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Pterosaur size

Re maximal Pterosaurs-- OK, barring
a final question, I’ll wait for the paper, although I appreciate your offers of
access. To verify our points of agreement; the big girls existed (11m or bigger
wingspan), they could fly, and the upper size limits of volancy generally are
constrained by launch and  landing
capability? Guess it's a start. So, anyhow, what are you using for wingload?


Re high-altitude migratory
birds-- You cite their performance over a wide range of  altitudes (.59 atm-1 
atm, to use Jim’s
numbers) as evidence these large birds would be unaffected by small changes
(~15%) in average global density.  Relative
to a given process, selection occurs at the point of maximum stress, and it
isn’t surprising that you don’t observe a large change in behavior or
morphology from the point of maximum stress to the point of least stress.  The 
appropriate question is; how will they
perform in a habitat range of .5atm-.85atm, or .68-1.15atms? 



To use an analogy-- I weigh 100kg,
and like to jog on the beach (boy, I wish, but that’s why I like thought
experiments). Once a week, I run a marathon with 15kg strapped on my back. I am
optimized to running weekly carrying 15 kg, and therefore finish my marathon,
which is good for me ‘cause I’ll die if I don’t. The beach of course, is just
the beach. You observe my performance and notice that I seem to be using 
the same running style 7 days a week. You reason that I can easily cope with a
15% change in my weight. Wrong. This observation tells you nothing about my
ability to cope with a lifestyle wherein I weigh 115kg on the beach, and 132kg
while running my mandatory Saturday marathon.  Granted, a day at the beach is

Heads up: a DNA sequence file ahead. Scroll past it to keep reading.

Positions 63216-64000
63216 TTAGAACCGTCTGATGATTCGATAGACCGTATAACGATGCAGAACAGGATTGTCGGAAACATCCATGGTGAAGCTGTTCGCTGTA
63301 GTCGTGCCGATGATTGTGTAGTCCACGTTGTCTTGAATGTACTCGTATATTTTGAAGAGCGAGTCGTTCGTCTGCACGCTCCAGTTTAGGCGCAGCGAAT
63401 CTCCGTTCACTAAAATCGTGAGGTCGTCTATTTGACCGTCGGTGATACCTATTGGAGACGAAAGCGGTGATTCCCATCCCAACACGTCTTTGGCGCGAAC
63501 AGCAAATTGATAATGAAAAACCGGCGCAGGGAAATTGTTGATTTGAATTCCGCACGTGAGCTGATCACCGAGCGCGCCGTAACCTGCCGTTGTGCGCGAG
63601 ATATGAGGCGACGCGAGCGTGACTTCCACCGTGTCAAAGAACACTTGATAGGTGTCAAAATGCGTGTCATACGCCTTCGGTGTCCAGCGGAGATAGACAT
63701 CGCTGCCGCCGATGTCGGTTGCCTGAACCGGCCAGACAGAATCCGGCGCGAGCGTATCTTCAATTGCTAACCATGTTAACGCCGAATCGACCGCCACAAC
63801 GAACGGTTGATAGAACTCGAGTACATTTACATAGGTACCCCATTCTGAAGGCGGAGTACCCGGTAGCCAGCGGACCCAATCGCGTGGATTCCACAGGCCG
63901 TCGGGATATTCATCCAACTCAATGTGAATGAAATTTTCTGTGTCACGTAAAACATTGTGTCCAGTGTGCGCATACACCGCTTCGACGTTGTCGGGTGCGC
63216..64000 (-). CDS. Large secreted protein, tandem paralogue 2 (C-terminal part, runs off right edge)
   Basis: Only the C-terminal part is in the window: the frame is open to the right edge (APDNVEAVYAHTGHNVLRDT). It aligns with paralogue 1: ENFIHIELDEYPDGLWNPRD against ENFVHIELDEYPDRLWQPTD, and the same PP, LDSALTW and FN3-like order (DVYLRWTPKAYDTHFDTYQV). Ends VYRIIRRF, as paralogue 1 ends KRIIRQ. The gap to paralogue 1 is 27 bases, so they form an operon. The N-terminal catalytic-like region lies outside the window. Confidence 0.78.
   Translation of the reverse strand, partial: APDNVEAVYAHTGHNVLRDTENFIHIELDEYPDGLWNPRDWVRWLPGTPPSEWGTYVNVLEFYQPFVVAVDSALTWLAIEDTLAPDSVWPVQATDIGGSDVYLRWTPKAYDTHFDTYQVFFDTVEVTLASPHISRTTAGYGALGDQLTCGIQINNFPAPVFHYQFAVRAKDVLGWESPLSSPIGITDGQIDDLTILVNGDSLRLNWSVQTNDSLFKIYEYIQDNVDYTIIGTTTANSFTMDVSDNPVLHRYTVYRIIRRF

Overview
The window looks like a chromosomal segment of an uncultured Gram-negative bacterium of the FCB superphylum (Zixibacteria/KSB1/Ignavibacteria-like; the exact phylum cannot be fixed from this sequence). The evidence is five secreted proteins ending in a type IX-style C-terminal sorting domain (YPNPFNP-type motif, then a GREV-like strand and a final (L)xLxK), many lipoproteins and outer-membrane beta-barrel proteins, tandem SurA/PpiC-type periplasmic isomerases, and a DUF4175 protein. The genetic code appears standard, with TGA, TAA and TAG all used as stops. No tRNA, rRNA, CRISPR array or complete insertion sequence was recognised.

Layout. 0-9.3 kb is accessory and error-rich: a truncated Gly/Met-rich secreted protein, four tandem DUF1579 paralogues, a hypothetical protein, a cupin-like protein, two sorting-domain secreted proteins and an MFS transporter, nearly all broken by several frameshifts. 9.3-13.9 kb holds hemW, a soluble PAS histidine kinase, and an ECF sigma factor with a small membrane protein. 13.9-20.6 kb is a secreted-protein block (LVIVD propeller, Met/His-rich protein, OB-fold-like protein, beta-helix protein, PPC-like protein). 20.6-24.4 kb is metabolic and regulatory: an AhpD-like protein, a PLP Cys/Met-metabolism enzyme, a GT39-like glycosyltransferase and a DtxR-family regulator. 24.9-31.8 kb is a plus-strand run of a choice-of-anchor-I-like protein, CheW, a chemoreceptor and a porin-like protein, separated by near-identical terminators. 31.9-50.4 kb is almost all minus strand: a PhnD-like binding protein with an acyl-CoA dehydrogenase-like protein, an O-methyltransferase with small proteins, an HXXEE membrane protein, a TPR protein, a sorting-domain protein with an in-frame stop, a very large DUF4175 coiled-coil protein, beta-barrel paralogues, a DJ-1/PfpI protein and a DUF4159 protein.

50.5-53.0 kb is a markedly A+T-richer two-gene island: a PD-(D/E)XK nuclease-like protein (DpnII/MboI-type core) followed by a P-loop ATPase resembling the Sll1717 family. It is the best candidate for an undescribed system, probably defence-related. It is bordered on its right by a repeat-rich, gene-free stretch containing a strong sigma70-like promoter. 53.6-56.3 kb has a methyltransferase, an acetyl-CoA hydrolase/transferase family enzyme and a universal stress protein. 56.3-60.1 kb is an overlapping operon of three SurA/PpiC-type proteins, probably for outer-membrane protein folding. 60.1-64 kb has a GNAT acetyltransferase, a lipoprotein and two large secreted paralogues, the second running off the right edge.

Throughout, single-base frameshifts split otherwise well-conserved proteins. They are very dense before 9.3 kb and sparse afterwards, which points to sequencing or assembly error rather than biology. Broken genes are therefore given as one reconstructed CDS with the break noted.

just a day at
the beach, but Saturdays are a bitch. Or more to the point, how much are my
chances of a long life improved if I weigh 85kg and marathon at 98… “small”
improvements in ambient conditions lead to small improvements in athletic 
lead to very large improvement in the probability of success, and by the math,
a bird flying in +15% has lost 15% of its weight. That is the equivalent of the
real me losing 36 lbs. Makes a HUGE difference.


IIRC-- Most birds have a large
vertical habitat, and little work has been done, but variations in
wingload/relative winglength in the expected direction have been found in birds
in New Guinea,
and the Andes. Blackbirds that nest at 2500’ have lower
wingloads than sealevel nesters.  


BTW, does anyone know what the
maximum observed altitude for landing and takeoff are in Jim’s swans? Seems 
like if you could determine minimum launch density, you could adjust to 
sealevel, and get a eco-perspective on max viable swan size. Or
someone could loadtest an eagle or falcon at various altitudes. Or both. Just 
to check. Checking
is good, right?


Another extant maximal volant,
the hummingbird, has a hovering failure density of .49, IIRC. They are very
sensitive to average density changes in the evolutionary sense because they are
the maximal animals in a size-limited locomotive process. However, hummingbirds
can also fly in the flapping style. Note that when they do, they become the
extant minimal flappers. Do you think that their failure density while flying
in flapping style is higher than that of the swan? That would seem to be
predicted by the statement, “small fliers are more affected by medium density
changes than large”. I take your point about weight to density ratios, but from
the ecological perspective, which bird is more likely become extinct or alter
it’s lifestyle if we dial in .85 as sealevel pressure? And which bird has a
large enough functional envelope to remain flexible relative to those two
options? What benefit would accrue to all
the “feeble launchers” and “crash landers” from 1.15 atms?